First Drive: 2016 Lexus RXPosted on September 14th, 2015
Luxury crossover raises the bar for the midsize segment
By Nina Russin
Lexus has never been a company to take risks. When the automaker introduced the midsize RX in 1998, product planners knew their alternative to truck-based sport-utility vehicles would fill a big hole in the market.
The strategy was so successful, that the crossover maintained its leadership position in a segment quickly populated with competitors. Today RX sales exceed 100,000 units annually, making the crossover the brand’s best selling vehicle.
Never being a company to rest on its laurels, Lexus raises the bar again with the all-new 2016 RX that includes gasoline and gasoline/electric hybrid models, both available with front or all-wheel drive. For the first time, F Sport performance variants are available as hybrid all-wheel drive cars.
Lexus models tend to grow in dimension over time and the RX is no exception. The newest
car is 4.7-inches longer, translating to more space in the second row and cargo bay. Designers utilize vortices in key areas around the body to minimize coefficient of drag and boost fuel economy.
Styling is a radical departure from the outgoing model, with a more aggressive spindle grille, chiseled rear end and coupe-like profile infused with multiple character lines. Inside, designers utilized lush upholstery materials and wood trim. Interior quiet is segment leading in the Lexus tradition.
Power for gasoline cars comes from a new direct injection 3.5-liter V-6 engine and eight-speed automatic transmission. Hybrid cars get an Atkinson cycle V-6 with electric motors that yield 308 net horsepower.
Lexus has yet to announce pricing, but hinted that the base model will start below $45,000.
Test drive in Portland, Oregon
At a recent media event I had the opportunity to drive the new RX 350 F Sport all-wheel drive model and front-wheel drive RX 450h on surface streets outside of the city. With its head-turning style and powerful new engine, the RX offers a lot to love for those wanting sport sedan performance in a more versatile package.
F Sport models feature a distinct grille, wheels and badging on the outside as well as unique interior trim. They are also quite different from a performance stance, with noticeably crisper steering response than other RX models.
The drive mode select system on F Sport models includes an extra setting called Sport Plus that gives the car more aggressive throttle and steering response, closer in character to some European competitors.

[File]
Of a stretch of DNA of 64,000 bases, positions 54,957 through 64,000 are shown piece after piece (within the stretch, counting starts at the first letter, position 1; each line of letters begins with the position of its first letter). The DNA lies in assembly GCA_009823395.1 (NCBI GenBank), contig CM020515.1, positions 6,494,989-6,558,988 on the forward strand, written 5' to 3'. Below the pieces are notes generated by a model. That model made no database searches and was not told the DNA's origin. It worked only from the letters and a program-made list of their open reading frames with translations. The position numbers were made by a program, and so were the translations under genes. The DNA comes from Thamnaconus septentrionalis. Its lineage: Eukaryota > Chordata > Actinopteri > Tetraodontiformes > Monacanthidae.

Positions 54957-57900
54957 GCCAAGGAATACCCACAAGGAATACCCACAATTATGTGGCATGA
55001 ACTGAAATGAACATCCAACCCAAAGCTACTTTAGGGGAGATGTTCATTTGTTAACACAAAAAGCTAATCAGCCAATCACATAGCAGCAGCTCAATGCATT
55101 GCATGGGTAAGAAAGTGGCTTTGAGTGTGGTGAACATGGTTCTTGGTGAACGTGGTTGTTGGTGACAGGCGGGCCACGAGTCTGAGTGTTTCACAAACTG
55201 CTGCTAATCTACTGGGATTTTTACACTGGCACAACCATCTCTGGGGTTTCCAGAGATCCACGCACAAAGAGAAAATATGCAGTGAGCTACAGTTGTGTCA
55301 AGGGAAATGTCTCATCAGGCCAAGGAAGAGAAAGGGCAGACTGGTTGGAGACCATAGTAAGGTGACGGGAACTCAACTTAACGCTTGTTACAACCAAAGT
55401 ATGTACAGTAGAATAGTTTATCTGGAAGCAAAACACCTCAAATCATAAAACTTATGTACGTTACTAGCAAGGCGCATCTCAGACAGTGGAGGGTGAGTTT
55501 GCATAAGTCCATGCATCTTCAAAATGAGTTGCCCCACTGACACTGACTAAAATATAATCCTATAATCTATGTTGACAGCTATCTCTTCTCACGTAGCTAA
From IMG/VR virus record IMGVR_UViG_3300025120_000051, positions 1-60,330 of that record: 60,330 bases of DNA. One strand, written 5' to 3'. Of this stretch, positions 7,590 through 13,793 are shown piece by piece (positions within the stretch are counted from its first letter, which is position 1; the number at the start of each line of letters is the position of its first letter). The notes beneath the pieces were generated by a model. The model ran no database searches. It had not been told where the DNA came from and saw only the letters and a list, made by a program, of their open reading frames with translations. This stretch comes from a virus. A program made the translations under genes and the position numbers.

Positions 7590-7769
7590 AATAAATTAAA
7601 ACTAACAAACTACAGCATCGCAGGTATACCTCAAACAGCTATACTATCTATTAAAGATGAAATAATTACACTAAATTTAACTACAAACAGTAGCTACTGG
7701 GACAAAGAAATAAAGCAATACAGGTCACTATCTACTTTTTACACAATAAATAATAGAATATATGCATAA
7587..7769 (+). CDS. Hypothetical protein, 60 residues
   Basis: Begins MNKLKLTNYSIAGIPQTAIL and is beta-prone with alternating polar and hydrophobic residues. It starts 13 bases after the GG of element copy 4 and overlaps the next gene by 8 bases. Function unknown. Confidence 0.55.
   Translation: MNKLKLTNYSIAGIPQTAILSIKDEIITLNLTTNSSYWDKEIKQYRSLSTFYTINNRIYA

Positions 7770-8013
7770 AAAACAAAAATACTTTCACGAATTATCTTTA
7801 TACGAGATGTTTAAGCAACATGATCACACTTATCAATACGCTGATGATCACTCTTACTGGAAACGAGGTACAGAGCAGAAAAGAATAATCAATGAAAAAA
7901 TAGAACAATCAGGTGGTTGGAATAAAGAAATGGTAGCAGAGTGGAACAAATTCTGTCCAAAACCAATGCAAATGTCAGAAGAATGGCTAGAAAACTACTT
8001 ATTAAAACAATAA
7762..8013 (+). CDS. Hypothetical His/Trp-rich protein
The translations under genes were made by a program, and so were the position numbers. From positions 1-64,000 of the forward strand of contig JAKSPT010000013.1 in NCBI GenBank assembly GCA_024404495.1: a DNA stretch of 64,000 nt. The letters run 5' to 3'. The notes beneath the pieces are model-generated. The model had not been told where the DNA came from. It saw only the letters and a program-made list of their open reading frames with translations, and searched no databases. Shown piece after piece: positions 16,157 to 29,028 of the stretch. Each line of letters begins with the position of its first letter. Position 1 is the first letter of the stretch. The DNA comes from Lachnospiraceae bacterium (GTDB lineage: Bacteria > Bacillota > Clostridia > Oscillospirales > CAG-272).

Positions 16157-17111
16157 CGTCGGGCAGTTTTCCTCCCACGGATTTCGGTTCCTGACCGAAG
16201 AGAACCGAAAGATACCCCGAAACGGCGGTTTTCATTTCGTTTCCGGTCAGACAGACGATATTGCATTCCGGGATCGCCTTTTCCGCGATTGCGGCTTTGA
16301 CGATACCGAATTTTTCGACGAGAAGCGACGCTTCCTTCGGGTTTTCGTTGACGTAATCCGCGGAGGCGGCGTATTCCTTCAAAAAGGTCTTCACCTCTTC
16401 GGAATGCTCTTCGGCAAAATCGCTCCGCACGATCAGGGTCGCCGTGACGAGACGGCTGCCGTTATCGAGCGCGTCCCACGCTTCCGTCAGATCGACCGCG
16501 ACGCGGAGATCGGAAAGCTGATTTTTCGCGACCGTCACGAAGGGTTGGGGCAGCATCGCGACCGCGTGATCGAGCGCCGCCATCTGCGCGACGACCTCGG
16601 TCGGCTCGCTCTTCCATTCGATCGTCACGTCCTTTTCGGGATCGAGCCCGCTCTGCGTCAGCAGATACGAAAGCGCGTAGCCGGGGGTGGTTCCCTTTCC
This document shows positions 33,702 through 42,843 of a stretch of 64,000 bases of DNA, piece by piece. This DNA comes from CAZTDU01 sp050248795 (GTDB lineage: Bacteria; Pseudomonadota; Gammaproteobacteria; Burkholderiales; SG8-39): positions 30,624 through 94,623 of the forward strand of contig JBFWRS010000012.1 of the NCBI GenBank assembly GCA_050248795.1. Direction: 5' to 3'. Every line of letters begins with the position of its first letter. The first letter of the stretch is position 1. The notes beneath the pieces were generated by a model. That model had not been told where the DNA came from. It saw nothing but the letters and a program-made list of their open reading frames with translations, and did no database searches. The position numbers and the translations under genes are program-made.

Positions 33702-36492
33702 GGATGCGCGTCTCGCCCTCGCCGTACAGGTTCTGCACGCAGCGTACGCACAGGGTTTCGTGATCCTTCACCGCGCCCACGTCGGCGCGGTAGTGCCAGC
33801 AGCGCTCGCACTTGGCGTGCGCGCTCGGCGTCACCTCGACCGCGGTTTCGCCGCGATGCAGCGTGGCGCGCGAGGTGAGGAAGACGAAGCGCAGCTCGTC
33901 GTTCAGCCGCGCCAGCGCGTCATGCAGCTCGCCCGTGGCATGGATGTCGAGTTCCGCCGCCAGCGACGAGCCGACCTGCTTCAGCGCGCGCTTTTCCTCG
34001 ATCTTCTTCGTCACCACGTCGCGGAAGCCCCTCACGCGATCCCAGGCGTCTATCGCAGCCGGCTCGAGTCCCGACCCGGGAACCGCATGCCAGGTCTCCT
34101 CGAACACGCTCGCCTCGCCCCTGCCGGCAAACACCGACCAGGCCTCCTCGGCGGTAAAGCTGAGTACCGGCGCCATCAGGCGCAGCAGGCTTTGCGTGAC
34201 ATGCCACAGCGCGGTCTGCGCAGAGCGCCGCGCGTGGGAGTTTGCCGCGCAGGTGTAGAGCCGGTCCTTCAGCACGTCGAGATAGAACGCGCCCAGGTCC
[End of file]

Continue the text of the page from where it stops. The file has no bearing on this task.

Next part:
Car enthusiasts should also enjoy the F sport’s adaptive variable suspension that automatically adjusts shock damping according to road conditions. Available twenty-inch rims provide a firmer and more ample footprint for high-speed driving.
Available Michelin TLX Premier tires have a tread design that doesn’t degrade with wear. Whereas conventional tires have grooves that disappear when the tire begins to wear, the Premier tire grooves are consistent throughout the life of the tire. This is especially important in an all-season tire that requires biting edges to maintain traction on snow and ice.
Another key to the F Sport’s enhanced performance is a more rigid body structure that incorporates high strength steel, high tech body adhesives and laser screw welds. Not only does this enhance steering response, it also adds a measure of protection for the car’s passive safety systems.
A new heads-up display projects vehicle speed, navigation, shift position, tachometer and radar cruise control settings at into the bottom of the windshield, making this information easier for the driver to access without interfering with his forward view.
Ready for the daily commute
While our drive did not include much highway time, the car appears to have all the tools drivers require for daily commutes, including a quiet interior, blind spot monitoring and a rearview camera with cross traffic detection for enhanced visibility and firm, linear braking.
The available Mark Levinson sound system employs a proprietary technology called Clari-Fy that decompresses and rebuilds audio files to deliver remarkable sound quality. I listened to some classical music tracks in the test car and found the sounds of acoustic instruments to be close to symphony hall quality.
A new hands-free power mechanism opens the back door automatically if the driver positions his hand over the Lexus emblem, making it easier to load bicycles, kayaks and other large items into the back.
Enhanced active safety features
Lexus has upgraded its roster of available active safety features with Lexus Safety System + that integrates dynamic radar cruise control, lane keep assist, pre-collision warning with pedestrian detection and auto-stop, and automatic high beams that dim when a vehicle approaches in the opposite direction. Standard safety features include ten airbags, antilock braking, stability control, Lexus Enform that automatically notifies police and emergency medical personnel in the event of a collision, hill start assist and tire pressure monitoring.
The all-new Lexus RX rolls into dealerships in November.
Like: A stylish, versatile luxury crossover with a more powerful engine and more fuel-efficient automatic transmission for gasoline-powered models.
Dislike: RX 450h models continue to have poor on-center steering response.
Models: RX 350 F Sport, RX 450h
Base price: N/A
As tested: N/A
Horsepower: 295 Hp @ 6300 rpm (RX 350), 308 net horsepower @ 6000 rpm (RX 450h)
Torque: 267 lbs.-ft. @ 4700 rpm (RX 350), 247 net torque @4700 rpm (RX 450h)
Zero-to-sixty: 7.9 seconds (RX 350 AWD), 7.9 seconds (RX 450h AWD)
Antilock brakes: Standard
Side curtain airbags: Standard
First aid kit: N/A
Bicycle friendly: Yes
Fuel economy: 19/26 mpg city/highway (RX 350 AWD), 30/28 mpg city/highway (RX 450h)2016, Luxury 2016, Active Lifestyle Vehicles, auto review, Lexus, performance, pricing, standard safety